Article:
independent

Thursday 17 April 2014

Unstoppable Froome pips Contador to tighten grip on title

Team Sky rider Christopher Froome of Britain cycles to win the 32km individual time-trial seventeenth stage of the centenary Tour de France cycling race from Embrun to Chorges July 17, 2013
Team Sky rider Christopher Froome of Britain cycles to win the 32km individual time-trial seventeenth stage of the centenary Tour de France cycling race from Embrun to Chorges July 17, 2013

The longer the Tour de France goes on, the more unstoppable Chris Froome seems. Yesterday the Briton clinched his third stage win in just over a week – this time in the second individual time trial, stretching his overall advantage and passing another key test en route to an increasingly certain victory in Paris.

Although his advantage was considerably smaller than in his previous time-trial victory on the flatlands of Brittany at Mont-Saint-Michel – this time he beat a fast-improving Alberto Contador by nine seconds – Froome's overall margin is now such that by riding steadily he can maintain an iron grip on the race. Even if the 28-year-old Sky rider has eased back slightly, it is a sign of his overall strength that he still wins.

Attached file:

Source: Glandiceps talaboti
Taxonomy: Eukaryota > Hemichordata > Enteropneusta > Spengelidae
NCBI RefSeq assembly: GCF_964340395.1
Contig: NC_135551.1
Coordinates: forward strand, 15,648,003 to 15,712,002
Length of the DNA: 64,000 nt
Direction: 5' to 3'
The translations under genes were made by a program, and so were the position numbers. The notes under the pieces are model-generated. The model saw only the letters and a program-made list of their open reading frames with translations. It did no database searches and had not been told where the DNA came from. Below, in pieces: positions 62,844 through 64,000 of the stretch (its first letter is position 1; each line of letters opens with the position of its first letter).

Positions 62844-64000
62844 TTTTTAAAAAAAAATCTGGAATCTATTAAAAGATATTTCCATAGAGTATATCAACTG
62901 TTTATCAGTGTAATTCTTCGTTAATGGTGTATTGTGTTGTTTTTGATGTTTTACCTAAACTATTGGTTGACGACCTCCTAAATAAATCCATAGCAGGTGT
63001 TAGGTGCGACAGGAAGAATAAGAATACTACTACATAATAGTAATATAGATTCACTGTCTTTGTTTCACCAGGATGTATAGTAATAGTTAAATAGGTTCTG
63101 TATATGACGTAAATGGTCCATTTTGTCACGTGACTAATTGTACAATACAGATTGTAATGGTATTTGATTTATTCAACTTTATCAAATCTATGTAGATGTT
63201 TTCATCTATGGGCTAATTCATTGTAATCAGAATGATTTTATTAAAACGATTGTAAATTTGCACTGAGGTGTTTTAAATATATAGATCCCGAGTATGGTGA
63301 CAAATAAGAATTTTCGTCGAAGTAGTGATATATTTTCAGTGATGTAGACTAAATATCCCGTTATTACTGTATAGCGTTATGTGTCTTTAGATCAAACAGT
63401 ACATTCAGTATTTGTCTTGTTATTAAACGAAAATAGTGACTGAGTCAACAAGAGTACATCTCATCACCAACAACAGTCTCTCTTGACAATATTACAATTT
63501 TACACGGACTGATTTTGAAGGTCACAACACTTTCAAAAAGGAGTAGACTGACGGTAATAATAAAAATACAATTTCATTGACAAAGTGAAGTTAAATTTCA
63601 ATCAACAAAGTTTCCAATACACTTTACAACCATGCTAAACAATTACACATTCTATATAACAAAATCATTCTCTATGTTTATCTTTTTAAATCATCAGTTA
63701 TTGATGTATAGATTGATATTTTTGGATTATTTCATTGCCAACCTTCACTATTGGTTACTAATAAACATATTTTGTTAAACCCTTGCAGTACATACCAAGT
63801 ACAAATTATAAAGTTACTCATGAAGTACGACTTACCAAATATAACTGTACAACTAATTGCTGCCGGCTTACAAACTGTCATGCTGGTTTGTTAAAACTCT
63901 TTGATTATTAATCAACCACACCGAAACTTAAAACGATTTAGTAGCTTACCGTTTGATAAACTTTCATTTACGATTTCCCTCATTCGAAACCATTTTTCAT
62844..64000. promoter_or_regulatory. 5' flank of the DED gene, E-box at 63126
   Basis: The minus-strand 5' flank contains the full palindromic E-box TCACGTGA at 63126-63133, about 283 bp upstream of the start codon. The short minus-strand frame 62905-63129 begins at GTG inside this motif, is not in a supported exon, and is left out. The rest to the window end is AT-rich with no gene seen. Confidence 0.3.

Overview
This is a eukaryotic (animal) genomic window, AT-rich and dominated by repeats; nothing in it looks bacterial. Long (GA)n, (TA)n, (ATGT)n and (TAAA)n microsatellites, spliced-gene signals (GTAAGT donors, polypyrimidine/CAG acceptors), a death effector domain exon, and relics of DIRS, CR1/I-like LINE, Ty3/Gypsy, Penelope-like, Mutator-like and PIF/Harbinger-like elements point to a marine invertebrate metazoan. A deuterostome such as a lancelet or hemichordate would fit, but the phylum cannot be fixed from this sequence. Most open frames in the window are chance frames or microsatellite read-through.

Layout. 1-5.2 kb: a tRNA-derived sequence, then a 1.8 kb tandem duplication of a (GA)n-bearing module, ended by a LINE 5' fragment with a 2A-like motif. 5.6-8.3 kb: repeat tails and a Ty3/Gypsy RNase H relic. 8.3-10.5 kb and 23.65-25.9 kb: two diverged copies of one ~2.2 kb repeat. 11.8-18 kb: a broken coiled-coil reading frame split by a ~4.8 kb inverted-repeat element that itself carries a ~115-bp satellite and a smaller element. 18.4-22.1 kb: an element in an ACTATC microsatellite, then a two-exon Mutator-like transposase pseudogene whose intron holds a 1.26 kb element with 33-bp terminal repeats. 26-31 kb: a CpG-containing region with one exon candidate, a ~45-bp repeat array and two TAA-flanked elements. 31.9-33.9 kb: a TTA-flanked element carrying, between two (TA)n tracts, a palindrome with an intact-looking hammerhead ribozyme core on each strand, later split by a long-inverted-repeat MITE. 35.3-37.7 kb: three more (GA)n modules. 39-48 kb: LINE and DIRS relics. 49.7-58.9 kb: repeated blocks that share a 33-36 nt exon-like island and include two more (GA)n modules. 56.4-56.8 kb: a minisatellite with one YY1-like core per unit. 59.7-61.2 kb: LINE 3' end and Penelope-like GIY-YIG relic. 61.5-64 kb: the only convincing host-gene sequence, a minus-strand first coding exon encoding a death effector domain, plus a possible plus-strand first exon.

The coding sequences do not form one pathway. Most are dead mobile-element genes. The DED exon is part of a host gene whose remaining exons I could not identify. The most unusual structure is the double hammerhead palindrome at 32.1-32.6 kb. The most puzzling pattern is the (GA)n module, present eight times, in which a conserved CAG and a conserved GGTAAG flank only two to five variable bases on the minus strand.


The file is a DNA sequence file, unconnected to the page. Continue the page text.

Froome was 11 seconds down on Contador at the second checkpoint, but with a slight opening of the throttle, even if he was extremely careful on two rain-soaked corners, he overtook the Spaniard's time.

"I wasn't at all expecting to win today," Froome said. "I thought with the weather I was not going to take risks and some time losses were inevitable."

Emulated

Froome already emulated Eddy Merckx when he won on the Ventoux in the yellow jersey. But rather than further imitate the Belgian and gobble up every win he possibly can, Froome said: "My main goal is basically to defend the yellow jersey, not any more stages."

Contador was the picture of disappointment after being denied by such a small margin. But it was far from being all bad news for him and his Saxo-Tinkoff team, as he moved up to second place overall and team-mate Roman Kreuziger into third.

The man they ousted from the podium, Bauke Mollema, lost time steadily in the first section and then misjudged a corner badly and crashed near the finish.

With rider safety uppermost in most people's minds, Froome said he would support calls for today's second ascent of Alpe d'Huez to be cancelled if the rainy conditions rendered the previous drop back down into the valley too dangerous.

"Safety comes first and if it starts raining I would hope they would just make it the first time alone," Froome said.

Ireland's Dan Martin finished 32nd yesterday and stays 10th overall. (© Independent News Service)

Tour de France,

Live, TG4, 11.15/Eurosport, 10.45

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